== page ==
The conversation between Bill Moyers and Howard Zinn is filled with Zinn's plain-spoken wisdom and sings with his confidence in the power and potential of human beings working together. Zinn insisted that the more we know our history, the more hopeful we should be about the future:
I have confidence in the future. You know why? You have to be patient. Farmworkers were at one point in as helpless a position as the labor movement is today. But as Cesar Chavez said, we learned that you have to organize. And it takes time, it takes patience, it takes persistence.
In the interview, Zinn shows his concern about what is taught ---- and what should be taught ---- in school:
Democracy doesn't come from the top. It comes from the bottom. Democracy is not what governments do. It's what people do. Too often, we go to junior high school and they sort of teach us that democracy is three branches of government. You know, it's not the three branches of government.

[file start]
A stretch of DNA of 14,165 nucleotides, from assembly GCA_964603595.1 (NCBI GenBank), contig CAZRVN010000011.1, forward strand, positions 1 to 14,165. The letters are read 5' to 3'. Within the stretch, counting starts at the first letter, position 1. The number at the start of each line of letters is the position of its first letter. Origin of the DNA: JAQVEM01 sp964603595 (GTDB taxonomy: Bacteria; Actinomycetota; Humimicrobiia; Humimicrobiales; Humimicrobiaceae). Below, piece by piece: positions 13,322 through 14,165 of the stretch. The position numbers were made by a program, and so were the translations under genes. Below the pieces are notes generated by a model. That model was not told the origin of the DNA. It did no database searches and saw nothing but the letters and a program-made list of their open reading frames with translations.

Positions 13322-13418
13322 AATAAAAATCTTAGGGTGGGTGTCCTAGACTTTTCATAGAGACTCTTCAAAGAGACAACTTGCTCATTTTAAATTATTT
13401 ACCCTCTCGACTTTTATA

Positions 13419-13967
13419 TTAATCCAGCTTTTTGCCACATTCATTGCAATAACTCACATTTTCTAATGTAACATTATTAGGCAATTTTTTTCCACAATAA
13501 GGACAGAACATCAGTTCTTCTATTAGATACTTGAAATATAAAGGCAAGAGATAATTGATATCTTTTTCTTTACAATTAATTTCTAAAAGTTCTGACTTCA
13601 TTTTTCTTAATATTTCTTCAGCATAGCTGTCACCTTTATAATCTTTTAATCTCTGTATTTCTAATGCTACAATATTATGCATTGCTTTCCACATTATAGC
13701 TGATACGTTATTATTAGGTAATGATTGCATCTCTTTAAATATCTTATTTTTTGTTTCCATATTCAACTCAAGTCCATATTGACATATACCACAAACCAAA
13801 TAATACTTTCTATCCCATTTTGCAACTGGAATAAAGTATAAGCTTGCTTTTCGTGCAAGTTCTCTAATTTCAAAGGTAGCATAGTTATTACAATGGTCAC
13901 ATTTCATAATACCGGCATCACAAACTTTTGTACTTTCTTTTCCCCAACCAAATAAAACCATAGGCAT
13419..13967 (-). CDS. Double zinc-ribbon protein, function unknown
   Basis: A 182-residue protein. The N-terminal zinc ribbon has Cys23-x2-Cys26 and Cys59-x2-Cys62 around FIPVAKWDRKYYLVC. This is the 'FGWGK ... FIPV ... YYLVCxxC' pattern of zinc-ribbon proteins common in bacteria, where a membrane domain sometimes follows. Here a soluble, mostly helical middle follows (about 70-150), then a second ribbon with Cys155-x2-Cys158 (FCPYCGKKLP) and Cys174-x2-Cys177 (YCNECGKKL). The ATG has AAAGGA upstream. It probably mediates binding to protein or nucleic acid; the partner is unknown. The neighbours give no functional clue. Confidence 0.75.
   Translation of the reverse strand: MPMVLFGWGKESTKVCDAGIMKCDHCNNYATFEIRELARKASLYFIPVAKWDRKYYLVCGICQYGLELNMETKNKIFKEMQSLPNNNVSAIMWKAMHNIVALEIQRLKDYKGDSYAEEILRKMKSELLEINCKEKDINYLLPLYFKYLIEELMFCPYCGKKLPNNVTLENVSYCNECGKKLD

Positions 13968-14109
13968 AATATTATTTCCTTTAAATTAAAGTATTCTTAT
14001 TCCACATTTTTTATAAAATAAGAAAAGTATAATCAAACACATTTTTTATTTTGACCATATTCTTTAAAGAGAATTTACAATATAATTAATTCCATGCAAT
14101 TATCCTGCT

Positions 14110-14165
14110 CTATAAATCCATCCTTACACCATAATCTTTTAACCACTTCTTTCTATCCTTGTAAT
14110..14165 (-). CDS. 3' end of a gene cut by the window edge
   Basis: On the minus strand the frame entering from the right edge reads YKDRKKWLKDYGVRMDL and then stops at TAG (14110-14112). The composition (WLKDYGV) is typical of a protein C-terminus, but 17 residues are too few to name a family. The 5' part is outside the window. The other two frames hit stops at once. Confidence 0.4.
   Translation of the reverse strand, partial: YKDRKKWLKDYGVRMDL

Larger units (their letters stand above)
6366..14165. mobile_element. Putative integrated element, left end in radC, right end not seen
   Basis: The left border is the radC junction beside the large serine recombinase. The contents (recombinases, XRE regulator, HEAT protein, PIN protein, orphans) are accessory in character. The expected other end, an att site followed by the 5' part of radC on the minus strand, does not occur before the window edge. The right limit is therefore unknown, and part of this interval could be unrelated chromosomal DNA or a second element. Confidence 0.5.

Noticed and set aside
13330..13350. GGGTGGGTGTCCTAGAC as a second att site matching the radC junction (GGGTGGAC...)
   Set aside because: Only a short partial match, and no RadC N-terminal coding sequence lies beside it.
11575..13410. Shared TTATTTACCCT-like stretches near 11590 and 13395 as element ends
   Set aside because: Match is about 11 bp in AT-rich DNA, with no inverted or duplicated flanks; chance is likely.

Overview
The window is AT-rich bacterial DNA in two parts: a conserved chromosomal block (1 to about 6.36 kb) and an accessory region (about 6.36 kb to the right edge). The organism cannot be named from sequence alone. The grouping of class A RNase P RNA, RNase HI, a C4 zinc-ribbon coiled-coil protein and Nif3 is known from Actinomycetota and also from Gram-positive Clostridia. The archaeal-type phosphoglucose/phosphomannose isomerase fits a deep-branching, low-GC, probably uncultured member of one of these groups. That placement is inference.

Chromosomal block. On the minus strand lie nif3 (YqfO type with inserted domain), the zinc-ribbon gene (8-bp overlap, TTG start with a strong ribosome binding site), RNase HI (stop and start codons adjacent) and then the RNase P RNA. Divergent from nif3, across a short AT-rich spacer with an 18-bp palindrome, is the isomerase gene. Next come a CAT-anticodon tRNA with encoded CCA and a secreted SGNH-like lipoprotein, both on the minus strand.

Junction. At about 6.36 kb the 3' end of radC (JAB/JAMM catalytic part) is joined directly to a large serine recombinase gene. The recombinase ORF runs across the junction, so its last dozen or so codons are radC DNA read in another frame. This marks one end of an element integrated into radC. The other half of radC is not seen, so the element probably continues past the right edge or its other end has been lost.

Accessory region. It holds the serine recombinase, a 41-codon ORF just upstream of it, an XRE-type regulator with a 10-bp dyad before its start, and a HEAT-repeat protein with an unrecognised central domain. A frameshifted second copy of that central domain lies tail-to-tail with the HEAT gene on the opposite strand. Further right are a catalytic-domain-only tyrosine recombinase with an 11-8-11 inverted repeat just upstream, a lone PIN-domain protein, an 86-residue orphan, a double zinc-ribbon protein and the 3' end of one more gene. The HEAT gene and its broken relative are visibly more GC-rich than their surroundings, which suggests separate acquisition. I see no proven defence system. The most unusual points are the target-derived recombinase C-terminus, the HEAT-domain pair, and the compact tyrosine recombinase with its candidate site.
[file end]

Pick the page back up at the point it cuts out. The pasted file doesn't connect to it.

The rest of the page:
Take a moment to remind yourself about Howard Zinn's warmth, humor, and commitment to social justice. And remember to take to heart Zinn's insistence that, ultimately, change comes from the people, not the leaders:
Don't depend on our leaders to do what needs to be done, because whenever the government has done anything to bring about change, it's done so only because it's been pushed and prodded by social movements, by ordinary people organizing.
Thanks for your support of the Zinn Education Project, and our campaign to help teachers teach outside the textbook. We just topped 11,000 registrations. Please urge your colleagues to register and help us reach our target of 20,000 registrations by the end of the year.
The Zinn Education Project